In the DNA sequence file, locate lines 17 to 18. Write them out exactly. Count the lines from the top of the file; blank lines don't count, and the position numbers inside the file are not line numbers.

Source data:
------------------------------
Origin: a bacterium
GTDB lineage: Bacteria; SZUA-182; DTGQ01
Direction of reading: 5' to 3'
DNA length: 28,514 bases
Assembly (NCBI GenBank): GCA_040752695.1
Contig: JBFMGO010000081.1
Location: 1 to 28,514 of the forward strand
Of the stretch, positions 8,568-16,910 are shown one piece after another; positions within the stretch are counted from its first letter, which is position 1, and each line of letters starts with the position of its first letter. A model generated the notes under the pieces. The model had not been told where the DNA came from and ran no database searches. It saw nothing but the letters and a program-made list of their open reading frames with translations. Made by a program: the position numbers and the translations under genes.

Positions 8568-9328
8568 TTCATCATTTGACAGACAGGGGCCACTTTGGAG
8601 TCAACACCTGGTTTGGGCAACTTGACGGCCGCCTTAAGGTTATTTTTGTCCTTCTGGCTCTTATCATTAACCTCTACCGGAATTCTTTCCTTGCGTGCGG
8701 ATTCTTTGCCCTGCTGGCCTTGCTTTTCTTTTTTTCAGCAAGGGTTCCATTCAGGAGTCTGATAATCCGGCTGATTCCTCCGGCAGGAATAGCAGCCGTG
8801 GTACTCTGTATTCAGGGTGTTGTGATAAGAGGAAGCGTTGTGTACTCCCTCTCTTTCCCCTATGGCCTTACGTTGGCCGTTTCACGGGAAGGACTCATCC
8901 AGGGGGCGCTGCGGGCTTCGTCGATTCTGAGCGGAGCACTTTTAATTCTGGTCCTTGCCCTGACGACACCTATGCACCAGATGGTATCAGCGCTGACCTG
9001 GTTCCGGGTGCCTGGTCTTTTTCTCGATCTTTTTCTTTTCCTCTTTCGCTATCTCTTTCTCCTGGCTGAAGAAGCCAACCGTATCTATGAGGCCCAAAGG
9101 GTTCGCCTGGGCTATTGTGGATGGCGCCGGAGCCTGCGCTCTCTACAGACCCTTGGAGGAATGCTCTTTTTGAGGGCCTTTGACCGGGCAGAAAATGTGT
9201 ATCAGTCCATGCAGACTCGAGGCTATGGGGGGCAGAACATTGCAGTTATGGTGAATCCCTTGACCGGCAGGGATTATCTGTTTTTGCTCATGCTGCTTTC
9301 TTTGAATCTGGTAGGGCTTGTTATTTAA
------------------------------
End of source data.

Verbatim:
9201 ATCAGTCCATGCAGACTCGAGGCTATGGGGGGCAGAACATTGCAGTTATGGTGAATCCCTTGACCGGCAGGGATTATCTGTTTTTGCTCATGCTGCTTTC
9301 TTTGAATCTGGTAGGGCTTGTTATTTAA